[Networks involved in motor cognition : Physiology and pathophysiology of apraxia].

Martin, M; Hermsdörfer, J; Bohlhalter, Stephan; Weiss, P H (2017). [Networks involved in motor cognition : Physiology and pathophysiology of apraxia]. Der Nervenarzt, 88(8), pp. 858-865. Springer 10.1007/s00115-017-0370-7

Full text not available from this repository. (Request a copy)

Apraxia is an umbrella term for different disorders of higher motor abilities that are not explained by elementary sensorimotor deficits (e. g. paresis or ataxia). Characteristic features of apraxia that are easy to recognize in clinical practice are difficulties in pantomimed or actual use of tools as well as in imitation of meaningless gestures. Apraxia is bilateral, explaining the cognitive motor disorders and occurs frequently (but not exclusively) after left hemispheric lesions, as well as in neurodegenerative diseases, such as corticobasal syndrome and Alzheimer's disease. Apraxic deficits can seriously impair activities of daily living, which is why the appropriate diagnosis is of great relevance. At the functional anatomical level, different cognitive motor skills rely on at least partly different brain networks, namely, a ventral processing pathway for semantic components, such as tool-action associations, a ventro-dorsal pathway for sensorimotor representations of learnt motor acts, as well as a dorso-dorsal pathway for on-line motor control and, probably, imitation of meaningless gestures. While these networks partially overlap with language-relevant regions, more clear cut dissociations are found between apraxia deficits and disorders of spatial attention. In addition to behavioral interventions, noninvasive neuromodulation approaches, as well as human-computer interface assistance systems are a growing focus of interest for the treatment of apraxia.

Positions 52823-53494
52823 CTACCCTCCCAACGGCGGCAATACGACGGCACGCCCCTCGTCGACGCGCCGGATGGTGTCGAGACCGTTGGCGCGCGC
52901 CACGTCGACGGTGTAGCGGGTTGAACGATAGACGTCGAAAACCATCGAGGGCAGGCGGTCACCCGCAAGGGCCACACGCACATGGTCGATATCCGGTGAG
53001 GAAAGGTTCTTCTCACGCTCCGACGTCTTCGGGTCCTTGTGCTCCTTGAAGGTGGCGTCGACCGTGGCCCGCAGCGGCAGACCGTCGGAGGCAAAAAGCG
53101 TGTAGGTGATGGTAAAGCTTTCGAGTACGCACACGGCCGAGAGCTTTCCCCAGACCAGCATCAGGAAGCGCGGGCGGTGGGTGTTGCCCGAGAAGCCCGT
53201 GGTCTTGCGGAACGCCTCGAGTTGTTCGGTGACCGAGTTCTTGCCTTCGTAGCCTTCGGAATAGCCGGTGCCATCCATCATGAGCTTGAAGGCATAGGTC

Item Type:

Journal Article (Further Contribution)


04 Faculty of Medicine > Pre-clinic Human Medicine > BioMedical Research (DBMR) > DCR Unit Sahli Building > Forschungsgruppe Neurologie

UniBE Contributor:

Bohlhalter, Stephan








Stefanie Hetzenecker

Date Deposited:

13 Oct 2017 09:00

Last Modified:

26 Oct 2017 01:31

Publisher DOI:


PubMed ID:


Uncontrolled Keywords:

Cognitive motor disorder Functional neuroanatomy Neurodegeneration Neuropsychology Ventral and dorsal pathways



Actions (login required)

Edit item Edit item
Provide Feedback